There was a woman waiting for her food while I was there, she went apoplectic when I ordered “the spiciest sauce you have”, and started giving me a lecture on how it was going to kill me, because, you must understand, Mexicans have a different kind of stomach than “regular human beings”. I was tempted to point out to her that most cultures on the planet have cuisine that’s spicier than Argentine, and perhaps it’s the Argentines who have stomachs not like “regular human beings”, but decided to just smile and wait for my food. Overall, pretty good tacos. Nothing to make a run up to San Martin just for lunch takeout, but if I were in town in the evening, I’d probably go back and try some of their other food for dinner when I could sit down and enjoy it there – as it was, I carted them over to that pretty plaza and sat at a table and ate outdoors.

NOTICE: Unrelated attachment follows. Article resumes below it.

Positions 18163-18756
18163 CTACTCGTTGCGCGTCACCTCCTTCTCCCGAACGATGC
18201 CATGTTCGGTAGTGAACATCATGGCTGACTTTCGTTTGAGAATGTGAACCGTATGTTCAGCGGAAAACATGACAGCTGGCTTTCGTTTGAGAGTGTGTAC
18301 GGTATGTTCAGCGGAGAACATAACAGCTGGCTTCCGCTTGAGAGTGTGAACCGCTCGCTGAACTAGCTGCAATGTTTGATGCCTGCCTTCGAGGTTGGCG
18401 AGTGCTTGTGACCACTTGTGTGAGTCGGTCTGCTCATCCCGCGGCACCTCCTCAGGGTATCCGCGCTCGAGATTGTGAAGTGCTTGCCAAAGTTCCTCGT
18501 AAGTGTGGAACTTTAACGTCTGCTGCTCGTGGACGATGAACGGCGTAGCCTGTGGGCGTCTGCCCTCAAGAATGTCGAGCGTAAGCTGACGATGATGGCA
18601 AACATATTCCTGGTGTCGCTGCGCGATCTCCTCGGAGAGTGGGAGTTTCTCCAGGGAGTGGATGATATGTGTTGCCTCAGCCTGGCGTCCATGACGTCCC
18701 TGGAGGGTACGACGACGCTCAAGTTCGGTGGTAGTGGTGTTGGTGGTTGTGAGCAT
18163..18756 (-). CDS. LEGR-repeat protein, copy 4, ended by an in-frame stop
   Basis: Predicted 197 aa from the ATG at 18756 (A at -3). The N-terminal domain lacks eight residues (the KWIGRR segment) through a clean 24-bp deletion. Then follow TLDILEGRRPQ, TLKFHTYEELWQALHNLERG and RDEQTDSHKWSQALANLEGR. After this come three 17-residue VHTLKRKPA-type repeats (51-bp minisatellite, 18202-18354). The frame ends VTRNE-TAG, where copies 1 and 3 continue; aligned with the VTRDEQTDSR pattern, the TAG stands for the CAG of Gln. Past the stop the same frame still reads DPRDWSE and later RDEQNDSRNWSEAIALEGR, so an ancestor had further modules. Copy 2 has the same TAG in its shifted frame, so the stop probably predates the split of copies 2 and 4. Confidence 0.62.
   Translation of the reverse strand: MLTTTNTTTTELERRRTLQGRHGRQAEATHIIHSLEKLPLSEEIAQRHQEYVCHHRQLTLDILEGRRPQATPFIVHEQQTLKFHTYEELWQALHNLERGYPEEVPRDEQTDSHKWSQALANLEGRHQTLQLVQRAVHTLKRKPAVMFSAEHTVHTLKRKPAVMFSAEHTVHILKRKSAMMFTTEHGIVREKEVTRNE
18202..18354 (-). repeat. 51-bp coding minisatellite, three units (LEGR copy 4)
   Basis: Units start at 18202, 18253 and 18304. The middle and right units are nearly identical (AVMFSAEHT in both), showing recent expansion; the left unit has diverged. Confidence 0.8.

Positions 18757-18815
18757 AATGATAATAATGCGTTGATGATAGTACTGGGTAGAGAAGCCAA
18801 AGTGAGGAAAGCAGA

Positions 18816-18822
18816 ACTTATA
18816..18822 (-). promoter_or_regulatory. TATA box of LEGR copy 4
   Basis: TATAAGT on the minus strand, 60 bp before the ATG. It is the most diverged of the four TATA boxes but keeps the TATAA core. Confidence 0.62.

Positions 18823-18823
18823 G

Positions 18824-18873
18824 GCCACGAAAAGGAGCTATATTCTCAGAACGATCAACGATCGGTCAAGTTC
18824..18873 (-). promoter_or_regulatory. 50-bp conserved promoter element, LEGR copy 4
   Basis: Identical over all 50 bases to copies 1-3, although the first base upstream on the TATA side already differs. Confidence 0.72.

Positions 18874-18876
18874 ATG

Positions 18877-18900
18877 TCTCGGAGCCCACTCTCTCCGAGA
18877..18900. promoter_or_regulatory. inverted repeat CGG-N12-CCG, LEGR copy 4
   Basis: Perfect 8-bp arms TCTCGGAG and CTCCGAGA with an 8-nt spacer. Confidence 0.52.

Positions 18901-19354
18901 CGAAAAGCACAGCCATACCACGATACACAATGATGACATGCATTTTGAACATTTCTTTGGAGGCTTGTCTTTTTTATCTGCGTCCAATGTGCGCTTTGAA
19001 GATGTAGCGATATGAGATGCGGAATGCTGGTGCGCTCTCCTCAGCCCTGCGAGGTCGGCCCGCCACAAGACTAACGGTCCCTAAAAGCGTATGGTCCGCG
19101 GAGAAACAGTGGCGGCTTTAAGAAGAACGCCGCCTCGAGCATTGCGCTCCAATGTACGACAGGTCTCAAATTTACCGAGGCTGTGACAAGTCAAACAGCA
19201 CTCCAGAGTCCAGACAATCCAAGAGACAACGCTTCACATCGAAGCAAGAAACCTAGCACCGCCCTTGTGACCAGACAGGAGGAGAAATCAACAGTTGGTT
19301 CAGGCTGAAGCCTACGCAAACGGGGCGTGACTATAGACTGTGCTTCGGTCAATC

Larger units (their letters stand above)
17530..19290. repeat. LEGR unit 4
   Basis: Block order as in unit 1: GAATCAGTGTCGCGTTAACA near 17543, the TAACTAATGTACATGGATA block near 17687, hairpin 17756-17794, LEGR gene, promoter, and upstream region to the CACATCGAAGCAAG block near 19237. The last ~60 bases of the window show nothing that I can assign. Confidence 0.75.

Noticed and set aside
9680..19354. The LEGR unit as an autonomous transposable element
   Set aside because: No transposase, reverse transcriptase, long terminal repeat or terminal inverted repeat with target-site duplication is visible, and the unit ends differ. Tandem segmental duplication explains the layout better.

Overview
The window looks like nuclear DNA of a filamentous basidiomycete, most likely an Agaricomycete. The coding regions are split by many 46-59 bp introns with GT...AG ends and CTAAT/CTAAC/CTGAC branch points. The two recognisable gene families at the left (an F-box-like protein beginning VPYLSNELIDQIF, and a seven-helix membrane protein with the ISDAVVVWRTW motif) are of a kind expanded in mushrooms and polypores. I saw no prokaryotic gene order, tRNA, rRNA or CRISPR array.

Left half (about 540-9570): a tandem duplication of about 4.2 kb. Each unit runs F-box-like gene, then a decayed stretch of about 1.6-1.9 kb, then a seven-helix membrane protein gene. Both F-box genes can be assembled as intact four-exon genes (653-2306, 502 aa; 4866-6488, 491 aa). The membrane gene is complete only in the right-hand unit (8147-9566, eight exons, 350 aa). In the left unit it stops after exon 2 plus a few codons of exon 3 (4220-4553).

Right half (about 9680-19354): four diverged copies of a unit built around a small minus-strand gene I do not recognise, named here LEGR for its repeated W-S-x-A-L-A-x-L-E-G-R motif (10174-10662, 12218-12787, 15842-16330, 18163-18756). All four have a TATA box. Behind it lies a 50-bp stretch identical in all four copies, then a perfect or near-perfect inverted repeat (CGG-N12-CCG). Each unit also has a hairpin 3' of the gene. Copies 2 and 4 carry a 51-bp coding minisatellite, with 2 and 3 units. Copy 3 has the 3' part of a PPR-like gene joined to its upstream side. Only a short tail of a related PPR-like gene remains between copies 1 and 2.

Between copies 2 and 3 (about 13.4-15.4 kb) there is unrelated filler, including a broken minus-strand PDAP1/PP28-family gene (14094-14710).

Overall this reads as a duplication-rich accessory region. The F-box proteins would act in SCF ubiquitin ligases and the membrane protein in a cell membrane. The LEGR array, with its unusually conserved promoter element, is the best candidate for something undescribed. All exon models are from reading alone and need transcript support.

Over to the University – it’s a small campus, maybe a dozen buildings, and quite pretty. It’s apparently close to 100% focused on nano, bio, and space technology. There’s a small building at the furthest end of the campus for social science classes, but I’d guess those are more for rounding out education for the tech folk than degree programs.
Nor, where, posters for “A Date with Fear” and a dark and scary photo, aren’t for a horror film series, but for a series of lectures on “The Fear of Failure”, “The Fear of Ending up in Poverty”, “The Fear of Not Acing Your Exams”, “The Fear of Not Getting Your Dream Job”…. You know?